H syndrome is named for the collection of symptoms all starting with the letter H that are commonly present. These include hyperpigmented skin lesions with excessive hair growth (hypertrichosis) and histiocyte accumulation, enlargement of the liver or liver and spleen (hepatomegaly or hepatosplenomegaly), heart abnormalities, hearing loss, reduced amounts of hormones that direct sexual development (hypogonadism), and short stature (reduced height).[1][2] In some cases, hyperglycemia/diabetes mellitus may also be present.[2]

PHID is characterized by patches of hyperpigmented skin with hypertrichosis and the development of type 1 diabetes during childhood.[1]

Faisalabad histiocytosis is characterized by lymphadenopathy and swelling of the eyelids due to the accumulation of histiocytes. Affected individuals may also have joint deformities (contractures) in their fingers or toes, and hearing loss.[1]

Familial Rosai-Dorfman disease is characterized by lymphadenopathy, most often in the neck. Histiocytes can also accumulate in other parts of the body.[1]

Histiocytosis-lymphadenopathy plus syndrome is caused by mutations in the SLC29A3 gene. The condition is inherited in an autosomal recessive pattern.[1][2] Treatment is aimed at treating the symptoms present in each individual.[1]

Symptoms

This table lists symptoms that people with this disease may have. For most diseases, symptoms will vary from person to person. People with the same disease may not have all the symptoms listed. This information comes from a database called the Human Phenotype Ontology (HPO) . The HPO collects information on symptoms that have been described in medical resources. The HPO is updated regularly. Use the HPO ID to access more in-depth information about a symptom.

Medical Terms Other Names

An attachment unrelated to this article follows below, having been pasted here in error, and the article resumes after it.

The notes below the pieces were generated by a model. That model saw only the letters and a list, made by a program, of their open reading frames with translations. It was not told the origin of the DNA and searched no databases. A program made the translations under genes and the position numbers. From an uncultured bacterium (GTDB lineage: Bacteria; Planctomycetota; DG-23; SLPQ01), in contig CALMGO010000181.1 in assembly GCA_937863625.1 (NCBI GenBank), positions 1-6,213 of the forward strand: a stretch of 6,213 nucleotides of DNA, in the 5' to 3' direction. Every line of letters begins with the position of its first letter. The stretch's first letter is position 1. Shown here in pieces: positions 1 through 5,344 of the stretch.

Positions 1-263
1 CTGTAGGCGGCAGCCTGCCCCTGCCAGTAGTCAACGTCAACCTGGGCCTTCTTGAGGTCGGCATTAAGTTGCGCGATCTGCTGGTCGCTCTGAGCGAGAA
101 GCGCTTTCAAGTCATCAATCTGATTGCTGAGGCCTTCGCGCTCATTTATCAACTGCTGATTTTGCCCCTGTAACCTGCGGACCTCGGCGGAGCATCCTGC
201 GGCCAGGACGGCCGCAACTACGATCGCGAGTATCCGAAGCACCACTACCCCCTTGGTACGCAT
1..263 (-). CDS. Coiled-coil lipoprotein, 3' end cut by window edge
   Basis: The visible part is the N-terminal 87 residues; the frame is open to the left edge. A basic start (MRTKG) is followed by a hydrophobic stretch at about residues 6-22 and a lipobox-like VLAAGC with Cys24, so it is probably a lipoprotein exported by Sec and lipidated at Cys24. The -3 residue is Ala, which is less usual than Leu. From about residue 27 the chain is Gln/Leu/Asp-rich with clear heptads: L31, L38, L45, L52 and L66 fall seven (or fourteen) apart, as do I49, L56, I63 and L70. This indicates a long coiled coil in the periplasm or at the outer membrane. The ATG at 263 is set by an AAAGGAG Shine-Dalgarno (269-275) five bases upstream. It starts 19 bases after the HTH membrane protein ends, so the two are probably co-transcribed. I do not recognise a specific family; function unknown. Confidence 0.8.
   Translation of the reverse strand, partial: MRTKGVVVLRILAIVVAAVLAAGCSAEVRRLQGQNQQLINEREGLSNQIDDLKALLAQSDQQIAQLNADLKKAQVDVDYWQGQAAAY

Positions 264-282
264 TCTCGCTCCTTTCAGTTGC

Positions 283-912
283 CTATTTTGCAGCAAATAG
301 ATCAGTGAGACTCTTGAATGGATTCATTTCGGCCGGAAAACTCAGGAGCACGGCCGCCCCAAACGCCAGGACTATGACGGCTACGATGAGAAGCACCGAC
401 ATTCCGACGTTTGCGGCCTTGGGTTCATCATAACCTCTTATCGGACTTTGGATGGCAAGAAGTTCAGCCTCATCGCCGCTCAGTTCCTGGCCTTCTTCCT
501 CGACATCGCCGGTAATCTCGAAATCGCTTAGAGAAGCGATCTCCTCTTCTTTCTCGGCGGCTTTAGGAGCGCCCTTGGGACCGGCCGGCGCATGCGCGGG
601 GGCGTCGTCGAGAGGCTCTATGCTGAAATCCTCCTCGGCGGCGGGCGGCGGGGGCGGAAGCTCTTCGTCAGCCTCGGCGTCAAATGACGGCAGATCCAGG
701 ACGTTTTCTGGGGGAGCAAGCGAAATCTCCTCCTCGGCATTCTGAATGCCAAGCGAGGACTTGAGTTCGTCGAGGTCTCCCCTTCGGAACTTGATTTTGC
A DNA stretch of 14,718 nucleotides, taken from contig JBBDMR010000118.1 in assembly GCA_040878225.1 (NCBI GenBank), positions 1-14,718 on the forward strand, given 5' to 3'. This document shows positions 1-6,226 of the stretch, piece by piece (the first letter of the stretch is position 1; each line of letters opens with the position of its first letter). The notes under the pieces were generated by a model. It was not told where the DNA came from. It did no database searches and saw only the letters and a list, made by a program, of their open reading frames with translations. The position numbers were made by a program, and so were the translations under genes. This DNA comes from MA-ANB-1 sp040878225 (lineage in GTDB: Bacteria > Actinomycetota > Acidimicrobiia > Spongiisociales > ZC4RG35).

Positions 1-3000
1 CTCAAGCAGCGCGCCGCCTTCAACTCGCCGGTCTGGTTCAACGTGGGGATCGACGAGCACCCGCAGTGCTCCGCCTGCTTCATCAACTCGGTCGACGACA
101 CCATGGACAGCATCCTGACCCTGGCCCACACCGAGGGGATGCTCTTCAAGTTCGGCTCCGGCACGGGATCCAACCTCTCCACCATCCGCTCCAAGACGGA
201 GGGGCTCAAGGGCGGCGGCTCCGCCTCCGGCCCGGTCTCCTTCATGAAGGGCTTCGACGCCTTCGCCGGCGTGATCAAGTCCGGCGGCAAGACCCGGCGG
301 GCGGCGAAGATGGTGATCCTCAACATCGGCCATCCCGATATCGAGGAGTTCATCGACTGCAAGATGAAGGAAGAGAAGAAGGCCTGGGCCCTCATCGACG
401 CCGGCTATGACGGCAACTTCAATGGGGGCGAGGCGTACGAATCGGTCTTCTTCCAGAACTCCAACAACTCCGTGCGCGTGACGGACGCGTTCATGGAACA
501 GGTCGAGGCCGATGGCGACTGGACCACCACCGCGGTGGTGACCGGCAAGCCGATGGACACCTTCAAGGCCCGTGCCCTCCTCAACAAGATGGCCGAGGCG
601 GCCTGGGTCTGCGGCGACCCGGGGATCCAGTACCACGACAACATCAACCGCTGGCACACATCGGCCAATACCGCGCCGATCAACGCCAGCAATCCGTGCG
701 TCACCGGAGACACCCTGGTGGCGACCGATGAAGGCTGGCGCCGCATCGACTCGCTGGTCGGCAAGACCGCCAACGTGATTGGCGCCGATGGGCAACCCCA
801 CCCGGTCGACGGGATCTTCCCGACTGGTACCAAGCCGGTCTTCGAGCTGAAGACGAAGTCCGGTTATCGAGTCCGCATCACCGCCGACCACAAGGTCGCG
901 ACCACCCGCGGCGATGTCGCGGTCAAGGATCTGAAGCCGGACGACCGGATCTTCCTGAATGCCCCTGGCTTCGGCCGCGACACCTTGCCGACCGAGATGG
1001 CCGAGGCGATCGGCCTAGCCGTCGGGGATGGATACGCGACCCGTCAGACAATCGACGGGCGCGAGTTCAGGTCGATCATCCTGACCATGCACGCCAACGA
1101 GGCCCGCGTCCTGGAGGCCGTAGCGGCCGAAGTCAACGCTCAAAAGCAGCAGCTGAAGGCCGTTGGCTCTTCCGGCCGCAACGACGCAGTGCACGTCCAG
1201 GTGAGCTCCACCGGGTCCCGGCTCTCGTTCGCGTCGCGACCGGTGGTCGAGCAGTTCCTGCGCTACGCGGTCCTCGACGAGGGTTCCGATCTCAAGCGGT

Learn More:
HPO ID
80%-99% of people have these symptoms
Decreased testicular size
Small testes
Small testis

[ more ]

0008734
Delayed puberty
Delayed pubertal development
Delayed pubertal growth
Pubertal delay

[ more ]

0000823
Histiocytosis
0100727
Hyperpigmentation of the skin
Patchy darkened skin
0000953
Scleroderma
0100324
Stiff skin
0030053
30%-79% of people have these symptoms
Camptodactyly
Permanent flexion of the finger or toe
0012385
Hearing impairment
Deafness
Hearing defect

[ more ]

0000365
Hepatosplenomegaly
Enlarged liver and spleen
0001433
Hypertrichosis
0000998
Lymphadenopathy
Swollen lymph nodes
0002716
Short stature
Small stature
Decreased body height

[ more ]

0004322
5%-29% of people have these symptoms
Abnormal cardiovascular system physiology
0011025
Abnormal eyebrow morphology
Abnormality of the eyebrow
0000534
Alopecia
Hair loss
0001596
Amenorrhea
Abnormal absence of menstruation
0000141
Azoospermia
Absent sperm in semen
0000027
Bronchiectasis
Permanent enlargement of the airways of the lungs
0002110
Chronic rhinitis
0002257
Cleft upper lip
Harelip
0000204
Corneal arcus
0001084
Delayed skeletal maturation
Delayed bone maturation
Delayed skeletal development

[ more ]

0002750
Diabetes mellitus
0000819
Enlarged kidney
Large kidneys
0000105
Facial telangiectasia
0007380
Full cheeks
Apple cheeks
Big cheeks
Increased size of cheeks
Large cheeks

[ more ]

0000293
Gingival overgrowth
Gum enlargement
0000212
Gynecomastia
Enlarged male breast
0000771
Hallux valgus
Bunion
0001822
Hernia
0100790
Hydrocephalus
Too much cerebrospinal fluid in the brain
0000238
Hyperreflexia
Increased reflexes
0001347
Hypertriglyceridemia
Increased plasma triglycerides
Increased serum triglycerides
Increased triglycerides

[ more ]

0002155
Hypogonadism
Decreased activity of gonads
0000135
Ichthyosis
0008064
Intellectual disability, mild
Mental retardation, borderline-mild
Mild and nonprogressive mental retardation
Mild mental retardation

[ more ]

0001256
Lipodystrophy
Inability to make and keep healthy fat tissue
0009125
Malabsorption
Intestinal malabsorption
0002024
Microcytic anemia
0001935
Micropenis
Short penis
Small penis

[ more ]

0000054